New Study Says Boredom Could Be Good For Your Relationship

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No one wants to be bored. Ever. We can't even go to the bathroom without bringing our phones with us. A subway ride without music is our worst nightmare.

But past research has found that being bored promotes creativity and pushes one to find deeper meaning and satisfaction.

And according to The Wall Street Journal, researchers from the U.S., Germany, and Canada have discovered that boredom has the same effect on relationships. So, no, your relationship is not necessarily doomed if you're bored — your boredom could actually help it succeed.

The researchers identified five different types of boredom, and each can reveal something distinct about what you're looking for (but might not even know it) — in a relationship or otherwise:

  1. Indifferent boredom is when we're tired and not paying attention to anything around us. Picture going out to dinner with friends after a long day of work and all you want is Netflix and bed.
  2. Calibrating boredom is when you're looking for something a little more exciting. Imagine being at a dinner and the person seated next to you is fine, but you're craning your neck a little to hear the more interesting conversation at the other end of the table.
  3. Searching boredom is when you started getting irritated and restless. You're at that same dinner but you can't help yourself from sighing loudly and proclaiming, "I'm bored."
  4. Reactant boredom is when you start getting aggressive. Someone might be monopolizing the entire dinner conversation, droning on and on, and you can't help but tell them to shut up.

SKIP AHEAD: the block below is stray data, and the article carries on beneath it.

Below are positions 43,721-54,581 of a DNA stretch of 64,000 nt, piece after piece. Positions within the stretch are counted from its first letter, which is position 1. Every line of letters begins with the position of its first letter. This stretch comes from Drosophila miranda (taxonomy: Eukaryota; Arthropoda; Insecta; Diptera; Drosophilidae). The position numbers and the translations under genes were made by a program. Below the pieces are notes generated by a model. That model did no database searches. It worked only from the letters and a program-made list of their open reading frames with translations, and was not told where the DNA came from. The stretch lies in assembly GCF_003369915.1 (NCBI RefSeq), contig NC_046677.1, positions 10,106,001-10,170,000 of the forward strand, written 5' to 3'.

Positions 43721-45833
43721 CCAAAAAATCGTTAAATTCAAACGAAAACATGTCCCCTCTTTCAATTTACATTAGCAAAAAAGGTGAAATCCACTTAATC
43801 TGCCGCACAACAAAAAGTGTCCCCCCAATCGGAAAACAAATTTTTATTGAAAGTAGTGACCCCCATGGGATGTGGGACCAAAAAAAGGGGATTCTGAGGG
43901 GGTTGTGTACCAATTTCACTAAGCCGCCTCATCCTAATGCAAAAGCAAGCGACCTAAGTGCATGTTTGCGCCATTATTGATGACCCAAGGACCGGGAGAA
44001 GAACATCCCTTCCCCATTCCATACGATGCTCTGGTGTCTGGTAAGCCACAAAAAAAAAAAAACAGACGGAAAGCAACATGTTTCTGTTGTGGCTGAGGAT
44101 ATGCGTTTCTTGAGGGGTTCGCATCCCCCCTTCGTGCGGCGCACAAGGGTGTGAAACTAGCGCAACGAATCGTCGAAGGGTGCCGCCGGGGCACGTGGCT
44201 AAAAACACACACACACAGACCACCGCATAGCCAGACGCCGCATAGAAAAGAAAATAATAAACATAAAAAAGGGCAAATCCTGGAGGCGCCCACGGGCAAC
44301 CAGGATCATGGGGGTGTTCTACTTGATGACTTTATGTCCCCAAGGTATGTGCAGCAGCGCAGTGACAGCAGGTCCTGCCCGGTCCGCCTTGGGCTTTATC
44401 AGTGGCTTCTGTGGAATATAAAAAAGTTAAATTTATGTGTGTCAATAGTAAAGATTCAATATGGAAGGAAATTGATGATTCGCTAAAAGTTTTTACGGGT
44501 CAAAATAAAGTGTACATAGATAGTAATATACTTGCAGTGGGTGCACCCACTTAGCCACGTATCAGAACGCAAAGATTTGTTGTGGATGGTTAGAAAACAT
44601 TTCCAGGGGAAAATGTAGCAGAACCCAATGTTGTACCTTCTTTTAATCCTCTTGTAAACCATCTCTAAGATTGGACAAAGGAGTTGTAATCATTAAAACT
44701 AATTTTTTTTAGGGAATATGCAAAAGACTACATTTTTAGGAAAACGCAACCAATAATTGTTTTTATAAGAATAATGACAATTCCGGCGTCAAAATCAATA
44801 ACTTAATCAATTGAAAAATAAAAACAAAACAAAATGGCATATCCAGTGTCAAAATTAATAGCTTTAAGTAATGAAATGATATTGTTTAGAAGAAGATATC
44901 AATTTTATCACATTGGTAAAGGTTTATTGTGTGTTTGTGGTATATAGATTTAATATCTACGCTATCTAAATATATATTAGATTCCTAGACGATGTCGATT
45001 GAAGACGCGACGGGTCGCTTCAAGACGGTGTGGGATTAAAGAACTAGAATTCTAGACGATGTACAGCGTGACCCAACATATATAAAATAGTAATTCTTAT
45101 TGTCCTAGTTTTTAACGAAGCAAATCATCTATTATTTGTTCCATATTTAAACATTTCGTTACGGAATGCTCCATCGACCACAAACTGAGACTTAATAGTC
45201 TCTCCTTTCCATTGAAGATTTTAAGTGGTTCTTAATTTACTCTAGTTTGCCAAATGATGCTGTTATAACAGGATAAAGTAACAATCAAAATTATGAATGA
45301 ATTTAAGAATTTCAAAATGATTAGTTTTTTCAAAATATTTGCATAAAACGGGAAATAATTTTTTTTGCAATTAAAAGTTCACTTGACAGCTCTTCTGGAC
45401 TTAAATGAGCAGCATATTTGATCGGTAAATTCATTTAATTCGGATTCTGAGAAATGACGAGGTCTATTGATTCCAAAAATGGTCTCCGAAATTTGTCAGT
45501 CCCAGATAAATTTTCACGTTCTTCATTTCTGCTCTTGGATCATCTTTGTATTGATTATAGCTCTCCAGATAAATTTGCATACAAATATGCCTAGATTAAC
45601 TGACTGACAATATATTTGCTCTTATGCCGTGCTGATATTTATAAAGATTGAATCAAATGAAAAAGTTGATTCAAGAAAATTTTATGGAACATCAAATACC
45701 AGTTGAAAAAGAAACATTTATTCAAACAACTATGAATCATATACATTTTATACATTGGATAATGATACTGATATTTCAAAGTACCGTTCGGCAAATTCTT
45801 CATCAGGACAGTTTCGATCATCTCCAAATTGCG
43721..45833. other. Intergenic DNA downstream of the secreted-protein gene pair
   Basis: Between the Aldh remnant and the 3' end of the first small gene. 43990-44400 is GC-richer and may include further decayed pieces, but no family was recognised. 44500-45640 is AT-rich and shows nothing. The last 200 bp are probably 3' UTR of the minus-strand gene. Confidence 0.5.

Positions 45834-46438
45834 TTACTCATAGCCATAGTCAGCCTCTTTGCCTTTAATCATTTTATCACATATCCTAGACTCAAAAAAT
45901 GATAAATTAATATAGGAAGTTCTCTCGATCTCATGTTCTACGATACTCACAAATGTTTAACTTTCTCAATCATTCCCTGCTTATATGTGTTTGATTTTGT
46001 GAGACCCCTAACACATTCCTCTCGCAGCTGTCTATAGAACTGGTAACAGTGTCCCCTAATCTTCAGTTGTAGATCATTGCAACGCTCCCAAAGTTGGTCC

5. Apathetic boredom is probably the worst of them all. You feel helpless and hopeless. Dinner might suck, but you don't feel like there's a point in trying to change it. Unsurprisingly, this time of boredom has the closest ties to depression.

Lead researcher Thomas Goetz told WSJ that “Boredom is a signal that something is wrong and we need to change things."

But how does this notion play into our romantic relationships? Well, now that you have the five different types of boredom, you can identify which applies to you and figure out what you need much more easily. From there, you and your partner can assess what to do. It could be as simple as switching up your typical date night spot or getting a little more creative between the sheets. But if you're feeling helpless, you might need something more serious, like therapy.

Sharon Gilchrest O’Neill, a marriage and family therapist, emphasizes the importance of being open with your partner — but that doesn't mean you should lose the filter entirely. "They might be perfectly happy with the same-old routine, and you might insult them, particularly if you use the word 'bored,' Ms. O’Neill says. Suggest a new activity you could try together. Never blame." And you might need to compromise, too.

So, yeah, boredom doesn't feel great — especially when it comes to our love life. But with this study, we can look at it in a more positive light, as an opportunity for growth and change.

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